Get Some Sleep

What should you do when you feel out of sorts? There are times when things in life feel out of place even though nothing much has changed from yesterday to today. An unsettling feeling comes over you and you may find yourself stuck. What do you do? I have been known to sleep.
I love sleep. My life has the tendency to fall apart when I'm awake, you know?
-Ernest Hemingway
Photo by StockSnap
Sleep has been largely ignored and taken for granted by the medical community for a long time. You hear, anecdotally, that you should get eight hours of sleep but until recent years it has not been truly understood why. There are so many pieces of advice regarding sleep that it can be overwhelming and yet they are still working on understanding the overall reason why sleep is so important.

One thing we do know is that depending on the day, getting some sleep can mean a world of difference and make us feel better. There are four sleep theories listed on Harvard's sleep education website. All of which, seem to make sense to me and if we combine them then we have a good picture of how sleep helps heal us.

  • The inactive theory basically points out that sleep is vital to keep us out of harm's way during a time when activity is not necessarily safe.
  • The energy conservation theory focuses on how we need to use that time to conserve energy which in turn helps us to compete for limited resources. It seems moot in our modernized world in which we are no longer hunting for food or having to store away resources when it may be scarce but that survival mechanism is still part of our make up. 
  • The restorative theory which is the one we hear about the most is that we need to sleep to restore what we have lost while we were awake. Our physical and mental functions are rejuvenated during sleep so that we may continue moving forward.
  • The brain plastic theory though is a fairly new aspect being researched. It looks at the type of "effect that sleep and sleep deprivation have on people's ability to learn and perform a variety of tasks." 
None of these theories has been proven to be absolute. For our purposes of basic understanding, I gather that there is truth in all of them. Recently, and ever so often, I feel lost. Even though I have a million things to do, I will sometimes sit, immobilized unsure of what to do with myself, unsure of how I am even feeling. I'll be all "in my feelings" but unsure of what those feelings even are or how to even express them. I just know that something is off. 

Some level of anxiety tends to follow because I am a fixer and want to figure out what the problem is so that I can fix it. If I cannot put my finger on it then my mind starts to whirl and I get anxious. This is self-induced stress working its way into my life. I can presume that I am feeling this way because I have so much to do and so much going on and etcetera.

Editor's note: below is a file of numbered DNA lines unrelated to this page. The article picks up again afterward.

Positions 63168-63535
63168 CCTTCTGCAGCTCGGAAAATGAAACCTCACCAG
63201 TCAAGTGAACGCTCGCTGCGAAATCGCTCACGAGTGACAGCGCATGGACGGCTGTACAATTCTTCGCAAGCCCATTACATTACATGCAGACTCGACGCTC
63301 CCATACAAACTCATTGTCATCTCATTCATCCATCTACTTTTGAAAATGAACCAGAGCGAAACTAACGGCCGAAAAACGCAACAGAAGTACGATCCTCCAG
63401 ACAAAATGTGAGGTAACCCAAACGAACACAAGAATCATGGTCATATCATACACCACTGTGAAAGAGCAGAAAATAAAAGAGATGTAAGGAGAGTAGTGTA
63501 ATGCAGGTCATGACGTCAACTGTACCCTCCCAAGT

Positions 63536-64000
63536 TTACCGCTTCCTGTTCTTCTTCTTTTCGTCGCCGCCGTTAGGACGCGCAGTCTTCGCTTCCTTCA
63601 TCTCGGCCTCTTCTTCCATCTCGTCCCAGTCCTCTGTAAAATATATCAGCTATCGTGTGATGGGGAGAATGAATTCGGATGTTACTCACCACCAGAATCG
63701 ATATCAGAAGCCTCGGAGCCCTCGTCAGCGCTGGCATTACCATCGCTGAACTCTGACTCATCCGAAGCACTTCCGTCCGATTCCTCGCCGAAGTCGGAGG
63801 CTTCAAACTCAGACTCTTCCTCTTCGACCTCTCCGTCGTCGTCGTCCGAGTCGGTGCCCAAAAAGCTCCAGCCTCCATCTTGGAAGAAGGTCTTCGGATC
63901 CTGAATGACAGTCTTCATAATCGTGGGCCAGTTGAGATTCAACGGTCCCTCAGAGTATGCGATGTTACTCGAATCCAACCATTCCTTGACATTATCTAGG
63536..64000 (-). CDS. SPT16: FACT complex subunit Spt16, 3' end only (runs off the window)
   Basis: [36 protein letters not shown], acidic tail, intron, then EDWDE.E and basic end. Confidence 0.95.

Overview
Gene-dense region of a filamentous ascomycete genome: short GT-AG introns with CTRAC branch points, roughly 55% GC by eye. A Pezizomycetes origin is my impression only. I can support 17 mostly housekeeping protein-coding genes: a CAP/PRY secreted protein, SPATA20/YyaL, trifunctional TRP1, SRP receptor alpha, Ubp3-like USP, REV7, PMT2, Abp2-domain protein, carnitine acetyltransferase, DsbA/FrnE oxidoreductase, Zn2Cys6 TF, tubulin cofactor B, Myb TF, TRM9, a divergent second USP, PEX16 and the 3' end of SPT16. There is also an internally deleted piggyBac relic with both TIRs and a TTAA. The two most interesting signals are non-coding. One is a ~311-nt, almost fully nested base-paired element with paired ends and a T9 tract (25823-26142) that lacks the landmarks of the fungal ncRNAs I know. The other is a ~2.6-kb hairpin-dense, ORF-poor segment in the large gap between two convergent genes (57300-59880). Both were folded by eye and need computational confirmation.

I then try to calm myself by going into my stress management tool kit to see what I can pull out to make me feel better. There are times when nothing was working for me, not music, not reading, not watching something on television, not working out because I did not want to even try it and definitely not talking to someone (or venting to a friend) because I did not know how to or want to express myself in that way. 

Ever find yourself at this point, when nothing you would normally do to change your current mood works? Well, as aforementioned, the only thing I could turn to was sleep. I worked on listening to my body. I cannot call it meditation because I had crossed that off the list as well but I did take a moment to do a quick body scan which includes an assessment of what I may need physically. Afterwhich, I decided on sleep. 

I feel as though I needed to be inactive inorder to get out of harm's way from myself. Being awake at that time was only making matters worse for me as I was headed towards the path of increased anxiety  around a DEFCON 3 level. I also figured I can go to sleep to have enough energy to conquer things the following day since I mentally knew I had so much to do but could not organize my thoughts enough to form a plan of attack at that time. 

Tired minds, don't plan well. Sleep first, plan later. -Walter Reisch
Photo by Cimberley
Restoratively, even though I had just returned from a great time with my girlfriends, I felt that my body and spirit needed refueling because of things going on at home. Sometimes it is nice to go on vacation but we have to be prepared to deal with what we left at home when we get back. I did not do that while I was enjoying myself on vacation. I just ignored and pretended that home issues did not exist for a time. However, coming back, I had to get my mind right again. I needed the refuel in order to tackle home stressors that were waiting for me.

Lastly, I have no doubt that my brain could use the rest. The stress of my thoughts had rendered me useless. I was literally walking around staring about like some mummy. I honestly did not know what else to do. My proper brain function was definitely impaired.

I cannot stress enough how we are homeostatic beings that strive to maintain a delicate balance. Sleep is very much part of that balancing act. Stress can affect our ability to get a good night's sleep, and adversely a lack of sleep can affect our ability to handle life's stressors. We cannot take for granted or ignore the role that sleep plays in our lives. Furthermore, we have to practice a level of awareness that will allow us to live in a balanced place, creating an environment in which we thrive.  

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